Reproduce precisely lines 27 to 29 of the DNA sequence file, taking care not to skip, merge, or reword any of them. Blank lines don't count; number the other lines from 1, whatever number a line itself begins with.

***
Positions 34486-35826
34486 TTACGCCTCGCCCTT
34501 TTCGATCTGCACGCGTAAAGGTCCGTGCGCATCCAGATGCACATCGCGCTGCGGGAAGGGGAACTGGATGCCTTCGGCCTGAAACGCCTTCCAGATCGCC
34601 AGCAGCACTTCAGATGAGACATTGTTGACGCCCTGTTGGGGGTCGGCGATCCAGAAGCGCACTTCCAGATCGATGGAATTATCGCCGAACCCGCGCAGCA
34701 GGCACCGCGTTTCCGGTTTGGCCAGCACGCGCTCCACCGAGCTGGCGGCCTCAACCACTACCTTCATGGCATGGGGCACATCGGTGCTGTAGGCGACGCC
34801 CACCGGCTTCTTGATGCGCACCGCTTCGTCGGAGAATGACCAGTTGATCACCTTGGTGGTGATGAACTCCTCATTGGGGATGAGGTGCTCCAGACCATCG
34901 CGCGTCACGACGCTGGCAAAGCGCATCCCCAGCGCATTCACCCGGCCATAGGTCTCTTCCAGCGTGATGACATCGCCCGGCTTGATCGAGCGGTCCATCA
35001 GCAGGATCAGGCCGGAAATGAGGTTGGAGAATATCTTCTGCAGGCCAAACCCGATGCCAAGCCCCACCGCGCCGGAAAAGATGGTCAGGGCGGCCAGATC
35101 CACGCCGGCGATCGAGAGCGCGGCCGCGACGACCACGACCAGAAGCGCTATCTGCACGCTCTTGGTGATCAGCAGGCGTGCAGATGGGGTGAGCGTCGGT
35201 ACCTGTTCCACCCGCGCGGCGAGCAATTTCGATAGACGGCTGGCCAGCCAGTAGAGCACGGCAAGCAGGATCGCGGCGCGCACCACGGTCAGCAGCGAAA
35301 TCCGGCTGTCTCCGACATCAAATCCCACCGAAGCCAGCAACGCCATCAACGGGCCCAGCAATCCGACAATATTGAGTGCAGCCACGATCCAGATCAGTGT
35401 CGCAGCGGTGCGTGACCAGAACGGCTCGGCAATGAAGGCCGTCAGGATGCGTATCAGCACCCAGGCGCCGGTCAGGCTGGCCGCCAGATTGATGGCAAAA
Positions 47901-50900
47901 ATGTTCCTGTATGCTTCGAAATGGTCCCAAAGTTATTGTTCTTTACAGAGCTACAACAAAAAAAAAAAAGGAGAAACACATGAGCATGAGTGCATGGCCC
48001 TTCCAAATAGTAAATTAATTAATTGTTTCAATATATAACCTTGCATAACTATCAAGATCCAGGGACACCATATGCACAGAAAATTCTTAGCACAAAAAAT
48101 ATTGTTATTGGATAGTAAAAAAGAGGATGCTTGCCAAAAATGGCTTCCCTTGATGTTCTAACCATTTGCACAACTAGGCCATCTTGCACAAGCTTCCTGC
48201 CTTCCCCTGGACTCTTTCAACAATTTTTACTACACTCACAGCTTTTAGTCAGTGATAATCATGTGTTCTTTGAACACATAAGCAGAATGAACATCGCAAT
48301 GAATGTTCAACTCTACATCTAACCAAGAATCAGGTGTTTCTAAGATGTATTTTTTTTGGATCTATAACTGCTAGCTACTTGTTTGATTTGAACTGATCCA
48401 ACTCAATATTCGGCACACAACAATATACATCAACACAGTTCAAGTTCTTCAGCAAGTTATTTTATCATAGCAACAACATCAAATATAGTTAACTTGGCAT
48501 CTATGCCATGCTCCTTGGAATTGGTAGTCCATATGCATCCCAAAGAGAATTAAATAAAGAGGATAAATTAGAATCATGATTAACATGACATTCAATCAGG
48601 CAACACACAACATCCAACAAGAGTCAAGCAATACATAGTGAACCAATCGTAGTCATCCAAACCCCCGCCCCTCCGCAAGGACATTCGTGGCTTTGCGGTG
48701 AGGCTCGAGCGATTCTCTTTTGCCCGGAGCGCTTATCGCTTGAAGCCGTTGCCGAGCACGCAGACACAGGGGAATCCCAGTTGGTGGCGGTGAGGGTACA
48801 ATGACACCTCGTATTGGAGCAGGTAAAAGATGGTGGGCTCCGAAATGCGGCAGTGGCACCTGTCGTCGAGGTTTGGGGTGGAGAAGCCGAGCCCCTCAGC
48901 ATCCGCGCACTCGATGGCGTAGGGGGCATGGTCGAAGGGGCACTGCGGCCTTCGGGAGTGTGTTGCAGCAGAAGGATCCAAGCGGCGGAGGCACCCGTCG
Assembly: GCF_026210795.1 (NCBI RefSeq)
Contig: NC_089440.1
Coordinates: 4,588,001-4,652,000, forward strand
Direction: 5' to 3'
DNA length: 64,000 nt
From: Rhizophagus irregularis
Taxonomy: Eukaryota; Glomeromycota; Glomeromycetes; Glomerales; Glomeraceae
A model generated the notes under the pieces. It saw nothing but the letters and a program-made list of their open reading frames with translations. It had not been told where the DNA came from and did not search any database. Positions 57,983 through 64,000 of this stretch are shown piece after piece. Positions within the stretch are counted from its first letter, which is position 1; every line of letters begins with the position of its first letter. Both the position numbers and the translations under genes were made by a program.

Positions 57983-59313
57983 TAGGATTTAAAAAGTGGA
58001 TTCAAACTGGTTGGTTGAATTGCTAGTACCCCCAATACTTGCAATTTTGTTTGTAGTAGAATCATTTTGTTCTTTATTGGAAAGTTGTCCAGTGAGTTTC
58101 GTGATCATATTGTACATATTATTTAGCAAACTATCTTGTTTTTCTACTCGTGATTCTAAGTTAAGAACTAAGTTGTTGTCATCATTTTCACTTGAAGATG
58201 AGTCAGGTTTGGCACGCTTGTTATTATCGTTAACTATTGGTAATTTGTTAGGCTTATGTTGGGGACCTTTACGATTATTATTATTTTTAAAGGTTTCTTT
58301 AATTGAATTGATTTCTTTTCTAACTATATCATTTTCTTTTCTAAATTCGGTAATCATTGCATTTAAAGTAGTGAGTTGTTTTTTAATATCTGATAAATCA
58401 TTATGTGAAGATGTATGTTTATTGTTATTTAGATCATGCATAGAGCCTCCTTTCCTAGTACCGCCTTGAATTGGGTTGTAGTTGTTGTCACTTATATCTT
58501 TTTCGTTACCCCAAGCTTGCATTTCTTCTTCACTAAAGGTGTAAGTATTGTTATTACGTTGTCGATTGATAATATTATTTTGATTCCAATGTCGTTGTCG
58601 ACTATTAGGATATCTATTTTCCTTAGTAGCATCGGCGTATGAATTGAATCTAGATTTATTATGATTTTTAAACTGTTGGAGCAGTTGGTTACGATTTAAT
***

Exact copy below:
Coordinates: 4,588,001-4,652,000, forward strand
Direction: 5' to 3'
DNA length: 64,000 nt